Some say that engagement matters because when people like or share your posts, they reach a broader audience. And your social posts’ reach will go up slightly if people engage. But engagement can’t overcome declining organic reach. Brands’ Facebook reach is already low, and heading lower still. And data from Socialbakers shows that even the Facebook posts that receive the highest level of engagement still get 99% of their reach from paid, not organic, impressions.

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Digital Media Buying Gets The "Programmatic" Makeover

If you are, like me,  deeply involved with digital advertising, one of the industry mantras of the last few years was anything with a taste of “PROGRAMMATIC.”

Yes, you can say it with me now: “PRO·GRAM·MAT·IC.” Ahhhh. 

In reality, I think that we are only starting now to truly see programmatic methods and techniques adopted by ad sellers and buyers. Finally, in 2014 we have seen marketing leaders driving their digital media buying practices forward by combining rich customer data with algorithmically driven buying platforms to make digital advertising dollars more effective in reaching target audiences. And, while there is a long road ahead of us before the robots become self-aware, there are some key trends shaping the industry that point to a more sophisticated future for media buying:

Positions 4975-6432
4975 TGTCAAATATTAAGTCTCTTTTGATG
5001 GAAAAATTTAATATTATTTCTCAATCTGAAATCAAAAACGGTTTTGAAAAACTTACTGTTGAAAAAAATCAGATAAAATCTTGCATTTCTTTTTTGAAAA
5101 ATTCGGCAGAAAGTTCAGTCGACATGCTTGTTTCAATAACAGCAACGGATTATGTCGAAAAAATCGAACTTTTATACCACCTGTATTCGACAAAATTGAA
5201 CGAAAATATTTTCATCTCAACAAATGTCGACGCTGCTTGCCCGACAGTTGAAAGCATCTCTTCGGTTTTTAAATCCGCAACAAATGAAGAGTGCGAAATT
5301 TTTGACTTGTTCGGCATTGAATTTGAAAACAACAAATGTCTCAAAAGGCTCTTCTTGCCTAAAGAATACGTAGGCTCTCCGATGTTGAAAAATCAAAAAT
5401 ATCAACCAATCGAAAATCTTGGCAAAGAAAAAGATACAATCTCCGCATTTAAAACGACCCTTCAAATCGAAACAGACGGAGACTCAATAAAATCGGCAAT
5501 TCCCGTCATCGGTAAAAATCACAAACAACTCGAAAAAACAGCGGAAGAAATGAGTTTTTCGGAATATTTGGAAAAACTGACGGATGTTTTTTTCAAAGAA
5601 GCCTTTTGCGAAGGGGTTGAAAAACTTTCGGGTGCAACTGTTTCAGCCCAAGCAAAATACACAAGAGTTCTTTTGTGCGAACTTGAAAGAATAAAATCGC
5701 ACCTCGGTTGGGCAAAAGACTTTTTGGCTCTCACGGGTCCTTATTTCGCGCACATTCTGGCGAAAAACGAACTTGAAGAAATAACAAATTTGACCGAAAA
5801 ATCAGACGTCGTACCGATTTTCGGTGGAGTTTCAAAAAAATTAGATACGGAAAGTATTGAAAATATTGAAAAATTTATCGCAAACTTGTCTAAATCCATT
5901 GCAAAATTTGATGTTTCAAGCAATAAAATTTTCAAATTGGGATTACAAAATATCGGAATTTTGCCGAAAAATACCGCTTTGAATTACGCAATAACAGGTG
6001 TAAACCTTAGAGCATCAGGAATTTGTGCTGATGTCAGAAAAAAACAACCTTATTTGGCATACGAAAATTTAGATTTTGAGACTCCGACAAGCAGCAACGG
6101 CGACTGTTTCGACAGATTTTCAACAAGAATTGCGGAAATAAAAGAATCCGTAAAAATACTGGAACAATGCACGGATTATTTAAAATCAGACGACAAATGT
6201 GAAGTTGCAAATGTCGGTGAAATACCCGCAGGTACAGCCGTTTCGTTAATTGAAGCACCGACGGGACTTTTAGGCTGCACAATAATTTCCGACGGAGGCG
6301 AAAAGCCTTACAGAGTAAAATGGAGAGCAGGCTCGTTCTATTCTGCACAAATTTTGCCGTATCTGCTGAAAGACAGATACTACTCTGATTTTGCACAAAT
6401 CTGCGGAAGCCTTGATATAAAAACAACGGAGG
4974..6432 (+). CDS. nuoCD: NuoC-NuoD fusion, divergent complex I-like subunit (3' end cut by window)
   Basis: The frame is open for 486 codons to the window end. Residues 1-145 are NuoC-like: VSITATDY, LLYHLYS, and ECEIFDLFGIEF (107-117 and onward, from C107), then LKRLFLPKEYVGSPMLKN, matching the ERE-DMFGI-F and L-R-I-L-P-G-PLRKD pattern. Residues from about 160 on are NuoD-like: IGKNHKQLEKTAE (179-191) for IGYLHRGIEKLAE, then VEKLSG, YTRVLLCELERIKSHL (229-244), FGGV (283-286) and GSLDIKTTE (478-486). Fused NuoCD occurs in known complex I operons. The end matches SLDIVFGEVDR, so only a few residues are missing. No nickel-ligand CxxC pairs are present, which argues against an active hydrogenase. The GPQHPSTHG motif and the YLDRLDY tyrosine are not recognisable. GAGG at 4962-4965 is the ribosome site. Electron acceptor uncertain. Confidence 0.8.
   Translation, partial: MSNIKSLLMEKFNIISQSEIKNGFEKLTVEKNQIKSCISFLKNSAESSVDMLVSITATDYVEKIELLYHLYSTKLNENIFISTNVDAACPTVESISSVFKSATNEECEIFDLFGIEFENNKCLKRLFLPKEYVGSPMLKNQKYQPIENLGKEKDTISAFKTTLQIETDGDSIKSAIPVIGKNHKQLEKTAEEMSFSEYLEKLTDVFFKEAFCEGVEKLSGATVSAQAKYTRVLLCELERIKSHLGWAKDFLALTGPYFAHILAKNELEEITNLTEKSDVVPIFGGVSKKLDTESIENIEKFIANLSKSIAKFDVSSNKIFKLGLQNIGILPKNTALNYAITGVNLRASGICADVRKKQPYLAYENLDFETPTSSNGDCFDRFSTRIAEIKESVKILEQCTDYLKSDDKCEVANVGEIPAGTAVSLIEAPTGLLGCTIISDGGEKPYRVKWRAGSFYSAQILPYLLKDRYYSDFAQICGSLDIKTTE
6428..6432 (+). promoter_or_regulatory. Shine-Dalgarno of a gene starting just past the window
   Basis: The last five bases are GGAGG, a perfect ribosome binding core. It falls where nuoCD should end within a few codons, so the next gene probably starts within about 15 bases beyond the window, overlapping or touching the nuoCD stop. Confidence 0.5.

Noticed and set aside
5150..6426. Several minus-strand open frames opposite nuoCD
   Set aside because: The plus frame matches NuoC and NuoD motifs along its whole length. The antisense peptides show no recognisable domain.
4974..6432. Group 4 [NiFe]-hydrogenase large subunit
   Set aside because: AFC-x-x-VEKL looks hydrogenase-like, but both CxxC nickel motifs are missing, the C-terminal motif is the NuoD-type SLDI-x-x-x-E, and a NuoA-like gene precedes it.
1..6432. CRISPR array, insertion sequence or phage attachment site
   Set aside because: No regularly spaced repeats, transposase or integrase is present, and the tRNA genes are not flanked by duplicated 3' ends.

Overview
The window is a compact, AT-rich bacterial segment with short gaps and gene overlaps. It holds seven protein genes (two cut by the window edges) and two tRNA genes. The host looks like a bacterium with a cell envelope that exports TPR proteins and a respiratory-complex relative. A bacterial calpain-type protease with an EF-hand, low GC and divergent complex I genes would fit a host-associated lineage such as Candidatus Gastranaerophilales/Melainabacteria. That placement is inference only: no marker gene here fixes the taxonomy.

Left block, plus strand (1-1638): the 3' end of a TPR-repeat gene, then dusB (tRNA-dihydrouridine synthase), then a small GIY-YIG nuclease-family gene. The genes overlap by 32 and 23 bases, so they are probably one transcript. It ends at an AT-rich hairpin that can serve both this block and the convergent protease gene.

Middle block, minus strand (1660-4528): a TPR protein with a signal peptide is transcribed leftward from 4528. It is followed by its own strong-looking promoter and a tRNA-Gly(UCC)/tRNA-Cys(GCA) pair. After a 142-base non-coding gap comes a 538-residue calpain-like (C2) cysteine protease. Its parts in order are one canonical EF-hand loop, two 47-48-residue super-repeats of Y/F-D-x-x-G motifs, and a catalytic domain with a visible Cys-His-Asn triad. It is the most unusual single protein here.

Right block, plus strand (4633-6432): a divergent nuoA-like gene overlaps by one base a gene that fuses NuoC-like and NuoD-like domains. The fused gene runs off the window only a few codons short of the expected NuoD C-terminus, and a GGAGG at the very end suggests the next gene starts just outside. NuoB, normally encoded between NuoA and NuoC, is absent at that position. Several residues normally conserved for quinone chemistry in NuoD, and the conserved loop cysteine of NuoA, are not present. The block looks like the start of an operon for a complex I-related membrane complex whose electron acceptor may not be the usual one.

1)      Budget increases - Major brands and massive holding companies have huge goals for programmatic spending. With P&G striving to buy 70% to 75% of digital ads programmatically by the end of the year, Google striving for 60% of digital marketing budget on programmatic, and what seems like an arms race amongst the holding companies to see who can spend more programmatically, the future of software-driven media buying looks bright.   

2)      Growth in TV-land - As marketing leaders have started to up the ante for programmatic, sellers have taken notice, specifically across video and TV. The buzz about programmatic TV is taking hold, and we are seeing a new generation of ad tech commit to solving that problem for advertisers.